I was lucky enough to deliver a paper at a Victorian Studies conference in Leeds about six years ago, and my session was handled between me and a charming lady from a University in Taiwan. She gave a thoughtful and clever paper on Lady Audley’s Secret. I showed nudie pictures of Kate Winslet while talking about film and Thomas Hardy. I got all the questions and people stayed behind afterwards to ask me things. The lesson we take from this is nudie Kate Winslet rules. Now, this was a damn shame as the lady from Taiwan’s paper was so amazing, but then I adore the book. The idea of a secret ruling you, controlling you, is compelling, and it absolutely defines the Victorian obsession with appearance. The Victorians feared the hidden shame, the skeletons in the cupboard, the secret, but also it was alluring, dangerous and fascinating. Who knows what people hide and what will happen when the beans are spilled….
|Abandoned (1881) James Tissot (used by Penguin for their cover)|
Well, I’ve read some shocking things in my time, but never felt the need to sprawl on the hearth rug in horror. I wonder if my blog is ever so scandalous that you just collapse in a heap of striped silk and laptop? Honestly, I would have arranged to fall a little further back from the fire, as you know my preoccupation about random sparks setting my dress aflame. I have a fascination with what art works are picked for book covers (more on that in another post) but I wonder why they picked this for Lady Audley? What has she read, what was in the letter, that would make her collapse? Has she been found out, or has she found out someone else’s secret? As the painting is actually entitled Abandoned then I’m guessing she is reading how her lover has left her. Either that or she had too much gin with her afternoon tea and fell out of her chair. Which of us hasn’t done that?
The Letter (1877) Marcus Stone
Oh, talking of unfortunate letters, this young lady seems to have been found out. I love her tense hand, almost claw-like on her paper, contrasting with his casual hand resting on the table as he reads the document that damns her. This is a picture is definitely two halves, the man reading without any outward sign of hostility or anger. The woman is in an ungainly, desperate pose, obviously where she has attempted to retrieve the letter and failed. If you compare it with Past and Present I by Augustus Egg, the woman seems to be almost as desperate as the cheating wife, but Egg’s husband has a look of shocked betrayal completely unlike the cool consideration of the man in Stone’s painting. He has turned his back on the crouching woman literally and presumably metaphorically, and her future does not look good. Guillotine for her, I suspect...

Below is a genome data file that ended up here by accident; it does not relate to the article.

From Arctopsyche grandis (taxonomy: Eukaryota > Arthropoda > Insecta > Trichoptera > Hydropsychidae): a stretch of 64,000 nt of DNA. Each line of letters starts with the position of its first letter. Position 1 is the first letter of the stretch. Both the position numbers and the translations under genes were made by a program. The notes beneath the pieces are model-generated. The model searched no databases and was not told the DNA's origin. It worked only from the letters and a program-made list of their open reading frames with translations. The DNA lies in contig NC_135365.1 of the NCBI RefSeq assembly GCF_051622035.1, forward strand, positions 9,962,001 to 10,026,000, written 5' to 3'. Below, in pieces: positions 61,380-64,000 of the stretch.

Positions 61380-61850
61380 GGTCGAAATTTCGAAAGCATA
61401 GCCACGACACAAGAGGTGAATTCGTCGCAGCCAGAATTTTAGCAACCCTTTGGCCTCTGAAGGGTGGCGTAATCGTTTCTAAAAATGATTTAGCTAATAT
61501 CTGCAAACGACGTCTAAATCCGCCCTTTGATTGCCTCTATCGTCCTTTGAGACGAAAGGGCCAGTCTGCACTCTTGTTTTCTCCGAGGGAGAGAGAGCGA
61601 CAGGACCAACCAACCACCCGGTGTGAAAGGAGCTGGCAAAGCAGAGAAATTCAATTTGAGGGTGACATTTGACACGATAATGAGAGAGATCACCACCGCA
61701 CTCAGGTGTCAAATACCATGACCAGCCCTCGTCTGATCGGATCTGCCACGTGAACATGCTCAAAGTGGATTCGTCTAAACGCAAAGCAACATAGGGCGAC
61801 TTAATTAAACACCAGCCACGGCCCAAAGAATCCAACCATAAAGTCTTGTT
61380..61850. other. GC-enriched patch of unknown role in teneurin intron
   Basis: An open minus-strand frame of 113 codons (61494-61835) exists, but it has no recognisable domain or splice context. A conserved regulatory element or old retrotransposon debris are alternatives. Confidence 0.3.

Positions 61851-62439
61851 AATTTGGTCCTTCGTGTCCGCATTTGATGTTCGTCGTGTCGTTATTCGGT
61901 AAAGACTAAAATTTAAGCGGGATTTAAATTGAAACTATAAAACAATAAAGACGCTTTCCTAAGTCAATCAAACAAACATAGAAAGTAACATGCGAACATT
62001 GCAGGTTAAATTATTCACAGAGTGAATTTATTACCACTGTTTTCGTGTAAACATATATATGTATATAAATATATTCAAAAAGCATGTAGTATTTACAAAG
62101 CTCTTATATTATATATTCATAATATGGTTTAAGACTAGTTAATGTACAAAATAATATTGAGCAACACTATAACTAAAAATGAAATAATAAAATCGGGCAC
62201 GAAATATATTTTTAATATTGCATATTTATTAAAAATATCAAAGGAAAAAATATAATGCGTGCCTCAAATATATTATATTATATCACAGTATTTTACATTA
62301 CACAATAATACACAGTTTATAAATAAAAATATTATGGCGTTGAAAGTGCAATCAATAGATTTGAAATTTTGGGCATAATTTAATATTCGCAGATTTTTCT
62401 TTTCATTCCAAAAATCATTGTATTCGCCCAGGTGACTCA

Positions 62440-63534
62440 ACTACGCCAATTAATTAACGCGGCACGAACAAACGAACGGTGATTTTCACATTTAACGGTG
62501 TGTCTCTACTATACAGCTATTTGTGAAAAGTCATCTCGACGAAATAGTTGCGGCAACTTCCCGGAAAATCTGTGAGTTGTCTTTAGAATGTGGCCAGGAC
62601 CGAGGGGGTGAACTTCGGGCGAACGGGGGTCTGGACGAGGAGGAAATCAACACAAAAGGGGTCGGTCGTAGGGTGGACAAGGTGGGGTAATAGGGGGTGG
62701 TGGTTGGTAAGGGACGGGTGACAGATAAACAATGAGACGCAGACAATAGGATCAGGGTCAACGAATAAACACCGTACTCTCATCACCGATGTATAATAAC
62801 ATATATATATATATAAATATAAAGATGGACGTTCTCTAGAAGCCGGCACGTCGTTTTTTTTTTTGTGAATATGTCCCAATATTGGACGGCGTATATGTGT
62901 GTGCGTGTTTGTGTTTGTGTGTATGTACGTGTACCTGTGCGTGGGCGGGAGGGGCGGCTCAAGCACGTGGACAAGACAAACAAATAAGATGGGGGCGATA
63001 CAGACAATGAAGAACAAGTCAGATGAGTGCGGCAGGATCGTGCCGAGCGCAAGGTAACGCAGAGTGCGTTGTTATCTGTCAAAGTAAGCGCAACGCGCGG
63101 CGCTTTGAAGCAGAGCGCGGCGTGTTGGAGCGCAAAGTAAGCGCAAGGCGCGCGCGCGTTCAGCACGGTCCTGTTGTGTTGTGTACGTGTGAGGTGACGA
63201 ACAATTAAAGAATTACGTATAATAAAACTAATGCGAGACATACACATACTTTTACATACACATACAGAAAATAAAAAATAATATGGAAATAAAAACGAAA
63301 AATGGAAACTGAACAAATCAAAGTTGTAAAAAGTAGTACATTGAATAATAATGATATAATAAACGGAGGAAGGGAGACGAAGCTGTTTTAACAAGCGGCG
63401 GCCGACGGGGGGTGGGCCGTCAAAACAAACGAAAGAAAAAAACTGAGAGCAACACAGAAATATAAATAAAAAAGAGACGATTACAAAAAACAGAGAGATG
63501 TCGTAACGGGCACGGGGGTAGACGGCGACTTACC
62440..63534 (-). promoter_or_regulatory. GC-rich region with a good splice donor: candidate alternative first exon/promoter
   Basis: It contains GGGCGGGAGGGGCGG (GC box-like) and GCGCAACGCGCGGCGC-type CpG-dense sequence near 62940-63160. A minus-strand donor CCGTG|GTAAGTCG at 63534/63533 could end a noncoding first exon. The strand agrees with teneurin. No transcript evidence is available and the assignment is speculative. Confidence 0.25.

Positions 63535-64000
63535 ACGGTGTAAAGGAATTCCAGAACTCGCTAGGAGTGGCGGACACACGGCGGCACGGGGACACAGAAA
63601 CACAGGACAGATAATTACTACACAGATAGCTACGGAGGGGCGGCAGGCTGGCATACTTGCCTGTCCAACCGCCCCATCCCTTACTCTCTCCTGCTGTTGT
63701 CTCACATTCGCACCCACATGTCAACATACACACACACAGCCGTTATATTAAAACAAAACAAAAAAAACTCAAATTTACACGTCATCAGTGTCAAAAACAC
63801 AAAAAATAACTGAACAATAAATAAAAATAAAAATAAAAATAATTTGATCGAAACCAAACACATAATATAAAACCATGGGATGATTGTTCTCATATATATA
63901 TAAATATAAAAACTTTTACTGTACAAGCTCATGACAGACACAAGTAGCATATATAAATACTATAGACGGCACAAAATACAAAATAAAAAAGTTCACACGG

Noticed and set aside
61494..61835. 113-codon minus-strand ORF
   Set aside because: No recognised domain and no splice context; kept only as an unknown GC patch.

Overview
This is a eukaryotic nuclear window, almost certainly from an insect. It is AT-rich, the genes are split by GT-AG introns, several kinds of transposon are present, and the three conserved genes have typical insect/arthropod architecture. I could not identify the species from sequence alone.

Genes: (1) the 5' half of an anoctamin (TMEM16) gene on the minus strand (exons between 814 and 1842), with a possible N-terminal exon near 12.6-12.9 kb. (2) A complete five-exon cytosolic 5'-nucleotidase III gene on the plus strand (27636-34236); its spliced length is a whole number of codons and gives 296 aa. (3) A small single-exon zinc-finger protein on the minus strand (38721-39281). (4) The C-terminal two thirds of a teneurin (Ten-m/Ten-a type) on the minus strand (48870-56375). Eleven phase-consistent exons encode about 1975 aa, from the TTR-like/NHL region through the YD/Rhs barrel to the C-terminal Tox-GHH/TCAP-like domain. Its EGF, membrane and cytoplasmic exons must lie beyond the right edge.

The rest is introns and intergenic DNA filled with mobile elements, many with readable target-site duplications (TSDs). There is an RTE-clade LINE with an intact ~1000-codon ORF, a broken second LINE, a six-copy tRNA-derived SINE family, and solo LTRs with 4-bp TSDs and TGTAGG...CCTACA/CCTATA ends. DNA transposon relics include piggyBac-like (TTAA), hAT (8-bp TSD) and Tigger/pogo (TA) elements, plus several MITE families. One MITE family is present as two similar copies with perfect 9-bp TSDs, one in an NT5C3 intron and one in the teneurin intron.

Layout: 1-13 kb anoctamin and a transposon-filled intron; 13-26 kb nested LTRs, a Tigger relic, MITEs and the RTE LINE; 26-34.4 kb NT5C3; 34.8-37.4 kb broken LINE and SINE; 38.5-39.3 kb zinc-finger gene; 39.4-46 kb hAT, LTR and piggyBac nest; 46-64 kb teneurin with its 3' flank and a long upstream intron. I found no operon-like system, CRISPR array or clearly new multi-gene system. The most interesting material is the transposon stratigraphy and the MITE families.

So that's what happens when you are found out, but how about those that choose to confess their deep, dark secret?
The Confession Frank Dicksee
I think this must be the most famous of the ‘confessing’ pictures, with the shamefaced man hiding in shadow as he spills all to his lady, who couldn’t be more innocent looking if she had a halo. Really, she’s dressed in glowing white, we get it Frank, she’s innocent. She obviously hasn’t smelt the coffee yet. Come on dear, look at him, he’s not about to tell you he’s bought you a pony now is he?
The Confession John Collier
I actually prefer this ‘confessing’ picture as I can’t quite settle on who is confessing what to whom. The man’s face is more visible than the woman’s, she is cloaked in shadow, but neither of them look like the obvious guilty party. The woman is wearing white, but that contrasts with the shadows she leans into. I love the little touch of the poker by the side of the fire. Any moment, one of them is going to sprawl on the hearth rug in shock, I bet. However, I wouldn’t like to put money on which one…
|A Confession William Warrener|
On the whole, the majority of confessing in Victorian times seems to have been an all female affair, with women spilling the beans wholesale to each other. Sometimes it was a grim affair, like Warrener’s miserable cottage interior. The mother is obviously thinking ‘I should have known she’d be trouble when she painted her clogs red…’
The Secret (1867) James Tissot
Sometimes it seems to be a frilly, giggly affair, like with these two. My goodness there is a lot of accessories involved in confessing a secret. I think the lady in black is saying ‘Yes! I admit it! ‘Twas I that ate the last of the pink macaroons! Oh, and I’m sleeping with your husband.’ Shortly after this was painted, the lady in white gave the other a shove into the river.
A Confession Erik Werenskiold
Oh, Lordy, Granny does not look pleased. Maybe her granddaughter has told her something heartbreaking, something terrible and sad, or possibly Granny’s just thinking ‘I hope she gets to the point quickly as I’m missing Strictly Come Dancing…’
|The Confession Alexander Novoskoltsev|
This possibly can be filed under ‘Wrong’. I’m not sure what Cherry Ripe is confessing to Rasputin, but the whole scene makes me uncomfortable. Nice frock though.
The Sinner John Collier
Now, that’s better. I like the thought that all her naughtiness has made it hard for her to drag herself into the confessional. In fact, she looks exhausted. Wow, she has been misbehaving...
So, gentle reader, maybe it’s better not to divulge your deep, dark secrets, but then it might not be better to be found out. Actually, it’s probably better not to do the naughty deeds in the first place. Unless you want some nice clothes.
As for me, I have no deep, dark secrets at all.
Damn, someecards.com found me out! I am ruined...*faints onto the heath rug*